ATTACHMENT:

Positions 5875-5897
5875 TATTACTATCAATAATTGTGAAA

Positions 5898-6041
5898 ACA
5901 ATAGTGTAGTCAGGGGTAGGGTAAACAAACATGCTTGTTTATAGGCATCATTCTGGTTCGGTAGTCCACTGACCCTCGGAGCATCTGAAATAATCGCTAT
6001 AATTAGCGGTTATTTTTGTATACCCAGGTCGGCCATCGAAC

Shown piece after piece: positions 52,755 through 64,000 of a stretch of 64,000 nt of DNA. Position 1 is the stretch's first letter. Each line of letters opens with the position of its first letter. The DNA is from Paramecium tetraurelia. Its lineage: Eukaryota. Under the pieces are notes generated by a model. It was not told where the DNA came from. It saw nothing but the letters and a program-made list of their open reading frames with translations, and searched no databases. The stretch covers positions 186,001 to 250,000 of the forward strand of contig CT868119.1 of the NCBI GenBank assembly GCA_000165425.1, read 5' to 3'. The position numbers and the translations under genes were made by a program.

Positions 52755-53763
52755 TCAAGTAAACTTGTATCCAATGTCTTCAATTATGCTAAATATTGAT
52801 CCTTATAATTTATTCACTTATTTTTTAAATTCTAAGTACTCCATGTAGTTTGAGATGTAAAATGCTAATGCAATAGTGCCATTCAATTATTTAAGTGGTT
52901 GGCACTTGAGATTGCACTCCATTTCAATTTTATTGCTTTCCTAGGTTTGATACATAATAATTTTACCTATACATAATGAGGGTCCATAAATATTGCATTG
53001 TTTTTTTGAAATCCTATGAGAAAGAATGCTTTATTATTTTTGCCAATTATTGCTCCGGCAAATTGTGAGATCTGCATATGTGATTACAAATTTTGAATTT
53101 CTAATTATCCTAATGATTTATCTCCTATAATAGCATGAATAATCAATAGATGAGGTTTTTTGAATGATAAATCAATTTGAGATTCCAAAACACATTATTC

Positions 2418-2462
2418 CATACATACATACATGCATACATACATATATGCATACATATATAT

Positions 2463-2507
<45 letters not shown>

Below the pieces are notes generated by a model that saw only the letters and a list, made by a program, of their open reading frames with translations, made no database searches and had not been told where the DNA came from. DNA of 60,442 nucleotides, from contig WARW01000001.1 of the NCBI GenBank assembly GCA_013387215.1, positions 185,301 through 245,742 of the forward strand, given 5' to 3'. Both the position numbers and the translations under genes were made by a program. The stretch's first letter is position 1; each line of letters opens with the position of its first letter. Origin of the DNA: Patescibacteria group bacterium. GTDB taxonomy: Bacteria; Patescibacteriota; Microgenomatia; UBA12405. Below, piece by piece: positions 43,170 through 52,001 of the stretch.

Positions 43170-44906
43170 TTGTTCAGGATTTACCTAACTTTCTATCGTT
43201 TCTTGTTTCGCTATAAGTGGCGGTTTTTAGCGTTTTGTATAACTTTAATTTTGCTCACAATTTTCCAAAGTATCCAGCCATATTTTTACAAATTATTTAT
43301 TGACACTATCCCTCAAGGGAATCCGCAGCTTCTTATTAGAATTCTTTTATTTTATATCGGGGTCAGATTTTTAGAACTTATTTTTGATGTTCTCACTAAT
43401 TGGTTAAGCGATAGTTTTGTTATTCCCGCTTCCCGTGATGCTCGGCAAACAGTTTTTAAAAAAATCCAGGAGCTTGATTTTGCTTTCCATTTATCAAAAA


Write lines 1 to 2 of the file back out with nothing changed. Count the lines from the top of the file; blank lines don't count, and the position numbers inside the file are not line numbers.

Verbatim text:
Positions 5875-5897
5875 TATTACTATCAATAATTGTGAAA